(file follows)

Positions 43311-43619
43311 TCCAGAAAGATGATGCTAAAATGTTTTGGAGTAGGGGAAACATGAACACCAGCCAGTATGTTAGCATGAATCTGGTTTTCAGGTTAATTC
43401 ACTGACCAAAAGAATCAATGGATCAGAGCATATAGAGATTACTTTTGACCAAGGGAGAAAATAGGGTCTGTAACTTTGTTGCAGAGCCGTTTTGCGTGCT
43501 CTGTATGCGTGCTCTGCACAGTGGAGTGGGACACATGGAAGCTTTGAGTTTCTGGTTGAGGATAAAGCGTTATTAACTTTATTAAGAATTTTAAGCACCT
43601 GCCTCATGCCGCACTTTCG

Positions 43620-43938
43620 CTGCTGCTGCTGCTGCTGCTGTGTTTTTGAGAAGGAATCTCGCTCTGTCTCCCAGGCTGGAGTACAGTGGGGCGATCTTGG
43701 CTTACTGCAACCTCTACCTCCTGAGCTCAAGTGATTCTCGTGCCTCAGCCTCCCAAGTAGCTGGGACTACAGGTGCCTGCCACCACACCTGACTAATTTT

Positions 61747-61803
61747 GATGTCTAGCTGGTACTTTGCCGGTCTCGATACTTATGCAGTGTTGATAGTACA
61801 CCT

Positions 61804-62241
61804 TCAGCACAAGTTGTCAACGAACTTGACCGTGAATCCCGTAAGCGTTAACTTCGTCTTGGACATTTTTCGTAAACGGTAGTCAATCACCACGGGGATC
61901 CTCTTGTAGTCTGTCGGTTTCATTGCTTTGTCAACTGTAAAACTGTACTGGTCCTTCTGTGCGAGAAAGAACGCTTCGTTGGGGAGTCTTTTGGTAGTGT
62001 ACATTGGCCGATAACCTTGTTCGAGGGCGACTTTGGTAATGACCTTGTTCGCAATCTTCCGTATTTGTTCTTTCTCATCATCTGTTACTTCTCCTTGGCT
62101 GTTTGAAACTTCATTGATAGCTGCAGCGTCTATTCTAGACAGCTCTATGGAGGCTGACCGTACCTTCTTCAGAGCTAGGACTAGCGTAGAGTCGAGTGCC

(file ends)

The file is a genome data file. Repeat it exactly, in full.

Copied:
Positions 43311-43619
43311 TCCAGAAAGATGATGCTAAAATGTTTTGGAGTAGGGGAAACATGAACACCAGCCAGTATGTTAGCATGAATCTGGTTTTCAGGTTAATTC
43401 ACTGACCAAAAGAATCAATGGATCAGAGCATATAGAGATTACTTTTGACCAAGGGAGAAAATAGGGTCTGTAACTTTGTTGCAGAGCCGTTTTGCGTGCT
43501 CTGTATGCGTGCTCTGCACAGTGGAGTGGGACACATGGAAGCTTTGAGTTTCTGGTTGAGGATAAAGCGTTATTAACTTTATTAAGAATTTTAAGCACCT
43601 GCCTCATGCCGCACTTTCG

Positions 43620-43938
43620 CTGCTGCTGCTGCTGCTGCTGTGTTTTTGAGAAGGAATCTCGCTCTGTCTCCCAGGCTGGAGTACAGTGGGGCGATCTTGG
43701 CTTACTGCAACCTCTACCTCCTGAGCTCAAGTGATTCTCGTGCCTCAGCCTCCCAAGTAGCTGGGACTACAGGTGCCTGCCACCACACCTGACTAATTTT

Positions 61747-61803
61747 GATGTCTAGCTGGTACTTTGCCGGTCTCGATACTTATGCAGTGTTGATAGTACA
61801 CCT

Positions 61804-62241
61804 TCAGCACAAGTTGTCAACGAACTTGACCGTGAATCCCGTAAGCGTTAACTTCGTCTTGGACATTTTTCGTAAACGGTAGTCAATCACCACGGGGATC
61901 CTCTTGTAGTCTGTCGGTTTCATTGCTTTGTCAACTGTAAAACTGTACTGGTCCTTCTGTGCGAGAAAGAACGCTTCGTTGGGGAGTCTTTTGGTAGTGT
62001 ACATTGGCCGATAACCTTGTTCGAGGGCGACTTTGGTAATGACCTTGTTCGCAATCTTCCGTATTTGTTCTTTCTCATCATCTGTTACTTCTCCTTGGCT
62101 GTTTGAAACTTCATTGATAGCTGCAGCGTCTATTCTAGACAGCTCTATGGAGGCTGACCGTACCTTCTTCAGAGCTAGGACTAGCGTAGAGTCGAGTGCC